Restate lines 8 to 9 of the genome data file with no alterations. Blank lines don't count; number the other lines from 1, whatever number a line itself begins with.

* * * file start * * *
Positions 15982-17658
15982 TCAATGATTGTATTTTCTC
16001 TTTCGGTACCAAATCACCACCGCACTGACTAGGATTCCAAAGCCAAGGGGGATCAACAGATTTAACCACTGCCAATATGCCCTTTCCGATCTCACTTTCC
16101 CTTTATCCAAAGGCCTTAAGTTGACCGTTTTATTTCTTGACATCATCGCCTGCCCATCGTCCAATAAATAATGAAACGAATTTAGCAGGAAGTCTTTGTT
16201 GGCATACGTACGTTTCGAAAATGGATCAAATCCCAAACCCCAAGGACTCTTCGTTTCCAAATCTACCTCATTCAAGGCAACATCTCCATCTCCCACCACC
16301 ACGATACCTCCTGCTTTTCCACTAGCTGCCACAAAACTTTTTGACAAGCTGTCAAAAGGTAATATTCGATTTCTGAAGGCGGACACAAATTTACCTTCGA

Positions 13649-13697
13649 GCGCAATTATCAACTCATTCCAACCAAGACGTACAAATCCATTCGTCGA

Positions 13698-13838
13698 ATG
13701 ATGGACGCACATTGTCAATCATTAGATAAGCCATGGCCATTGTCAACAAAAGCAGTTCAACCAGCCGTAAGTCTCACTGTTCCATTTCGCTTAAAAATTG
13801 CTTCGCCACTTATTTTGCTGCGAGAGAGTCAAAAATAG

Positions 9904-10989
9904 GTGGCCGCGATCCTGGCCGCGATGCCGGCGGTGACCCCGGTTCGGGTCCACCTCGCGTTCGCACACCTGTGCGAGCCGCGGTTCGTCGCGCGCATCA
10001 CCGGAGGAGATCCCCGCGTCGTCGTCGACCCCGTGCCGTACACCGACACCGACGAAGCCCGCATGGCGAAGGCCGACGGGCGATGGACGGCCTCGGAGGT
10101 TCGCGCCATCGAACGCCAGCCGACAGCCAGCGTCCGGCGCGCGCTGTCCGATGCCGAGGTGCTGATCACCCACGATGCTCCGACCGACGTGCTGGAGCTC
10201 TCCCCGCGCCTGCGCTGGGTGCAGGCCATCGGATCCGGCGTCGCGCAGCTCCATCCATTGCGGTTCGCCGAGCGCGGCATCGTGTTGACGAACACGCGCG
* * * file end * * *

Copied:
13649 GCGCAATTATCAACTCATTCCAACCAAGACGTACAAATCCATTCGTCGA

Positions 13698-13838